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The dir() Function

In this lesson, you’ll learn about the built-in function dir(). It returns a list of defined names in a namespace. Without arguments, it produces an alphabetically sorted list of names in the current local symbol table:

>>>
>>> dir()
['__builtins__', '__doc__', '__loader__', '__name__', '__package__',
'__spec__', 'help']
>>> spam = [1, 2, 3, 4, 5]
>>> spam
[1, 2, 3, 4, 5]
>>> dir()
['__builtins__', '__doc__', '__loader__', '__name__', '__package__',
'__spec__', 'help', 'spam']
>>> class Extraclassy():
...     pass
...
>>> x = Extraclassy()
>>> dir()
['Extraclassy', '__builtins__', '__doc__', '__loader__', '__name__',
'__package__', '__spec__', 'help', 'spam', 'x']

Note how the first call to dir() above gives several names that are automatically defined and already in the namespace when the interpreter starts. As new names are defined (spam, Extraclassy, x), they appear on subsequent invocations of dir().

This can be useful for identifying what exactly has been added to the namespace by an import statement:

>>>
>>> dir()
['__builtins__', '__doc__', '__loader__', '__name__', '__package__',
'__spec__', 'help']
>>> import mod
>>> dir()
['__builtins__', '__doc__', '__loader__', '__name__', '__package__',
'__spec__', 'help', 'mod']
>>> mod.s
'Computers are useless. They can only give you answers.'
>>> mod.printy([1, 2, 3])
arg = [1, 2, 3]
>>> from mod import a, Classy
>>> dir()
['Classy', '__builtins__', '__doc__', '__loader__', '__name__', '__package__',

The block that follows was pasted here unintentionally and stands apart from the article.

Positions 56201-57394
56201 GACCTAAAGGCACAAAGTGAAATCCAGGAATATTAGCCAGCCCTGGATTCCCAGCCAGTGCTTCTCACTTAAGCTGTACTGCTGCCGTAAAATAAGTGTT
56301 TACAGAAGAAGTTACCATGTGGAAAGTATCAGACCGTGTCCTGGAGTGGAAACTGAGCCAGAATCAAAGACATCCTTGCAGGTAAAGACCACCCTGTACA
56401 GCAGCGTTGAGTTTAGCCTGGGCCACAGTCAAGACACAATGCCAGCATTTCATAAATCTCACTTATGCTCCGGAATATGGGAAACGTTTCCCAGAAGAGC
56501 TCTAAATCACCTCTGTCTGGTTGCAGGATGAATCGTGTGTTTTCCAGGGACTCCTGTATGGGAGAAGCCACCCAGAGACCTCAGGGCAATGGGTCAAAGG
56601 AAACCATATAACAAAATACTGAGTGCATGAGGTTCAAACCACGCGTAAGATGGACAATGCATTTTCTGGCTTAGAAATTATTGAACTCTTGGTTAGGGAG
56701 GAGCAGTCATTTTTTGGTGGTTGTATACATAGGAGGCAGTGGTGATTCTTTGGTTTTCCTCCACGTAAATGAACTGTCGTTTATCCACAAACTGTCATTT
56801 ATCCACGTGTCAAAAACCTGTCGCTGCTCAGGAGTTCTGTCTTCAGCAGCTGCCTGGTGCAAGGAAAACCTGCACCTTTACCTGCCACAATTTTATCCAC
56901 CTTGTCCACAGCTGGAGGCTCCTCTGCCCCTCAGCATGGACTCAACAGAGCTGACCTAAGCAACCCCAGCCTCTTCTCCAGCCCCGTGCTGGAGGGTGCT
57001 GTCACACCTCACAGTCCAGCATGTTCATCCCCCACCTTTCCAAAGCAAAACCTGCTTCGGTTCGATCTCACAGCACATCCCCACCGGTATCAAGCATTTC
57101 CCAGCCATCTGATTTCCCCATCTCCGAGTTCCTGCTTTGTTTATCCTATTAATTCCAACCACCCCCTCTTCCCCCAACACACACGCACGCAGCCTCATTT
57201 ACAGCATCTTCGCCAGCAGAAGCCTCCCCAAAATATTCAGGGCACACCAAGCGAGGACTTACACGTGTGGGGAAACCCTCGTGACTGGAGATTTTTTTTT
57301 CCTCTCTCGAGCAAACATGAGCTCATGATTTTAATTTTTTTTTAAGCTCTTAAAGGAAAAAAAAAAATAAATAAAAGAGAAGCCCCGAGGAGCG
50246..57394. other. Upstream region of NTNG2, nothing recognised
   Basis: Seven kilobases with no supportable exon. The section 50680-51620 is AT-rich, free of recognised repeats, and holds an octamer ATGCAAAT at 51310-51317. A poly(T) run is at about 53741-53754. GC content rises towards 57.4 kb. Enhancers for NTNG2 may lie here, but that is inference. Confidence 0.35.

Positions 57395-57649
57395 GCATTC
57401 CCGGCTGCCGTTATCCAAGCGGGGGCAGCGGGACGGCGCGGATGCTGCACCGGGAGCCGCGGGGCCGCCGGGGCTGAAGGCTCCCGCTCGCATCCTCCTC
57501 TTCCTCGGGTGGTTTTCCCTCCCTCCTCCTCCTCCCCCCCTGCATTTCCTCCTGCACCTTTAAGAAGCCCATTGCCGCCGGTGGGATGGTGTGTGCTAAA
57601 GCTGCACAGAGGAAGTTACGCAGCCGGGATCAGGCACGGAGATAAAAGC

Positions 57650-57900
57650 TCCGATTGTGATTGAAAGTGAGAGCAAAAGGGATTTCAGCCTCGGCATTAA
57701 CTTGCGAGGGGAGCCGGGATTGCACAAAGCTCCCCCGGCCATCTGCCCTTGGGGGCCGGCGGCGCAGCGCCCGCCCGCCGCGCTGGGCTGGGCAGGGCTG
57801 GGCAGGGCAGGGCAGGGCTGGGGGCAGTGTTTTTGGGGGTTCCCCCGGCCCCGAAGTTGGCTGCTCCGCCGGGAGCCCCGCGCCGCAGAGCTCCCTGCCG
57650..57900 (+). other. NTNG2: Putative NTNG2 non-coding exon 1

'__spec__', 'a', 'help', 'mod']
>>> a
[100, 200, 300]
>>> y = Classy()
>>> y
<mod.Classy object at 0x1034a5978>
>>> from mod import s as string
>>> dir()
['Classy', '__builtins__', '__doc__', '__loader__', '__name__', '__package__',
'__spec__', 'a', 'help', 'mod', 'string', 'y']
>>> s
Traceback (most recent call last):
  File "<input>", line 1, in <module>
    s
NameError: name 's' is not defined
>>> string
'Computers are useless. They can only give you answers.'

When given an argument that is the name of a module, dir() gives the names defined in the module:

>>>
>>> import mod
>>> dir()
['__builtins__', '__doc__', '__loader__', '__name__', '__package__',
'__spec__', 'help', 'mod']
>>> dir(mod)
['Classy', '__builtins__', '__cached__', '__doc__', '__file__', '__loader__',
'__name__', '__package__', '__spec__', 'a', 'printy', 's']
>>> dir()
['__builtins__', '__doc__', '__loader__', '__name__', '__package__',
'__spec__', 'help', 'mod']
>>> from mod import *
>>> dir()
['Classy', '__builtins__', '__doc__', '__loader__', '__name__', '__package__',
'__spec__', 'a', 'help', 'mod', 'printy', 's']

keyurratanghayra on April 14, 2020

Could not be easier than this. Awsome job here, Chris!

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